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Key Action 4 : Environment and Health
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Chemical reactions

More than 10 million chemicals have been identified, of which around 100 000 are registered in the EU and about 30 000 of these are in use. Some are known to be harmful to humans, wildlife, and/or the environment, but for others, toxicity and ecotoxicity data are not readily available. Chemical reactions  : picture
Case Studies

Modelling pesticide behaviour

Damaging the nervous system

Analysing dioxin risk

Chemicals enter the environment as the result of many human activities:

  • mining sites release heavy metals, acids and organic compounds;
  • combustion plants, waste incinerators, heating systems, and motor engines emit acid gases, ozone precursors, and persistent organic pollutants such as dioxins and furans;
  • mercury and volatile organic solvents evaporate from industrial sites;
  • industries and households discharge chemicals into sewers, rivers, etc.;
  • farmers use fertilisers and spray fields with pesticides; and
  • materials are coated with paints, fire retardants and fungicides.

Once released, chemicals move around: some react with light or with other chemicals, some are degraded, but others persist for many years. Living organisms can take them up, and low-level pollutants are 'bio-magnified' as they move up food chains, sometimes reaching high concentrations in predator species, including humans.

Under Key Action 4 – Environment and Health – 25 projects focus explicitly on chemicals, and many more are concerned with their effects and interactions.

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Case Studies

Modelling pesticide behaviour

Annex VI of Council Directive 91/414/EEC recommends the implementation of uniform principles for assessing the risk of pesticide use. In particular, this requires models for calculating 'predicted environmental concentrations' (PEC) of pesticides in groundwater.

The APECOP project(1) aims to evaluate the validation status of current PEC groundwater models and scenarios, to improve them, and to scale them up from local to pan-European level. A first attempt will also be made at modelling PEC in air.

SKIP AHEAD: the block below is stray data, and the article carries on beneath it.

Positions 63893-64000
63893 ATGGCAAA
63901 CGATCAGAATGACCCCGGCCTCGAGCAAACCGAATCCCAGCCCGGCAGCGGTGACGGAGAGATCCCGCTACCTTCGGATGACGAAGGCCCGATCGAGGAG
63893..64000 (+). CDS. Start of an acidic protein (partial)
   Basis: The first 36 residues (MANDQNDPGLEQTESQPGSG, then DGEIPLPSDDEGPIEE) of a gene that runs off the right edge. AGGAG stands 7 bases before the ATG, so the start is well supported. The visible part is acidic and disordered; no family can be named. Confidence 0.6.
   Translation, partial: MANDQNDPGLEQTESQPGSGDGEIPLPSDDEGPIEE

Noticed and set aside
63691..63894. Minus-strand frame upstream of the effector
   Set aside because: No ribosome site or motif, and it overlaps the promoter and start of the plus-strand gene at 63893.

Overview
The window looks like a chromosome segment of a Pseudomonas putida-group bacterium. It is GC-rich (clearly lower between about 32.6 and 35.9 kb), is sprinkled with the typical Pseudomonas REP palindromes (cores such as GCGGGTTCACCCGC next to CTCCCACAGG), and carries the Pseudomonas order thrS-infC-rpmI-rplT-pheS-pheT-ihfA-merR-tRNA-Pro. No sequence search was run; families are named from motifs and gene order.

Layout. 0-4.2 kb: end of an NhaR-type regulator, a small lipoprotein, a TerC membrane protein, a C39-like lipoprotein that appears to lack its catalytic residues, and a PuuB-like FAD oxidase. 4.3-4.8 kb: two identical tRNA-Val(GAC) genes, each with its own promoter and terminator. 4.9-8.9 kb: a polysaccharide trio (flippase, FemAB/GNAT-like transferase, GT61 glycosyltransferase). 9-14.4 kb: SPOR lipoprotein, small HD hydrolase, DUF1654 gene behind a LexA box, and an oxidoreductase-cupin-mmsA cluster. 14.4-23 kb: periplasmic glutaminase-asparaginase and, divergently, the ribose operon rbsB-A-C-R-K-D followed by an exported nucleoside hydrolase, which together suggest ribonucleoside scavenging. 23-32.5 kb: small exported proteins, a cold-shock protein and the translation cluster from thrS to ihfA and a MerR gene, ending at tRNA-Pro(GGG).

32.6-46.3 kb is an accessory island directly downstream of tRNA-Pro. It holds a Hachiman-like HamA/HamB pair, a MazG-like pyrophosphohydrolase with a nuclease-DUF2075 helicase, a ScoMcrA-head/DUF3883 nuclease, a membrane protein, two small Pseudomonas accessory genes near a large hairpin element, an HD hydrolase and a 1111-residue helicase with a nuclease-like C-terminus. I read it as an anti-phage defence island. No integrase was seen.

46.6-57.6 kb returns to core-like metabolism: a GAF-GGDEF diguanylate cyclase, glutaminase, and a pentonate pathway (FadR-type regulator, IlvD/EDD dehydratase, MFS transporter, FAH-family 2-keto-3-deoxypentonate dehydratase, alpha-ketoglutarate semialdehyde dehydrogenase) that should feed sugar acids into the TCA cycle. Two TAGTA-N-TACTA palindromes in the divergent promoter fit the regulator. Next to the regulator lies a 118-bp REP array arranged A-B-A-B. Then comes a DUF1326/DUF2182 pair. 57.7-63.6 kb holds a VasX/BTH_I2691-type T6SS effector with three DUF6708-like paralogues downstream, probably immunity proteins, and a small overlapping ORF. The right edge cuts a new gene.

This work relies on experimental field studies. It will improve the tools for registration authorities, pesticide developers and producers, and managers of Europe's water resources.

(1) Effective approach for assessing the predictive environmental concentrations of pesticides, QLK4-1999-01238

Prof. Marnik Vanclooster
Université Catholique de Louvain (BE)
vanclooster@geru.ucl.ac.be

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Case Studies

Damaging the nervous system

Parkinson's disease and Parkinsonism are similar diseases affecting the central nervous system. The 'Geoparkinson' project(2) is investigating the hypothesis, supported by clinical and epidemiological data, that occupational exposure to chemicals increases the risk of these diseases, in a genotype-dependent manner.

Using a questionnaire developed within the project, partners are collecting exposure data on 800 patients and 1 600 controls in four countries with different exposure levels. Laboratories are determining 18 genetic polymorphisms. By contrasting chemical exposure in actual cases and controls, it will be possible to estimate the risk according to genotype.

Project findings will be reported to health and safety authorities and to the public, and may lead to recommendations for preventive measures.

(2) Parkinsonism and Parkinson's disease: interactions between environmental exposure and genetic factors: QLK4-1999-001133

Prof. Antony SeatonUniversity of Aberdeen (UK)
a.seaton@abdn.ac.uk

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Case Studies

Analysing dioxin risk

Dioxins are ubiquitous, persistent pollutants that bioaccumulate in fats. Major sources include waste incinerators, iron-ore sinter plants, the non-ferrous metal industry, domestic heating facilities, fires, and traffic. An estimated 90% of human exposure is through food, such as fish, meat and dairy products.

Known or suspected health effects include skin lesions, dental defects, abnormal foetal development, impairment of the immune system, endocrine disruption, and cancer. Yet in most cases, causal links and dose-response relationships have yet to be established.

Partners in an ongoing project(3) are conducting a risk assessment based on a comparative analysis of data from diverse approaches including animal studies and organ cultures to investigate toxicity mechanisms, measurements of dioxin levels in human breast milk, surgical samples, and placentas; and population studies of developmental effects and cancer. One important aim is to assess which are the most sensitive effects to be used as the basis for regulations: development effects or cancer.

The project has already demonstrated in animal studies – confirmed in organ culture, and linked with clinical findings a new effect – dioxin-caused failure of tooth development. The ultimate goal is to set a scientifically defendable limit of safe exposure to dioxins.

(3) Comprehensive risk analysis of dioxins: development of methodology to assess susceptibility to developmental disturbances and cancer: QLK4-1999-01446

Prof. Jouko Tuomisto
National Public Health Institute (FIN)
jouko.tuomisto@ktl.fi

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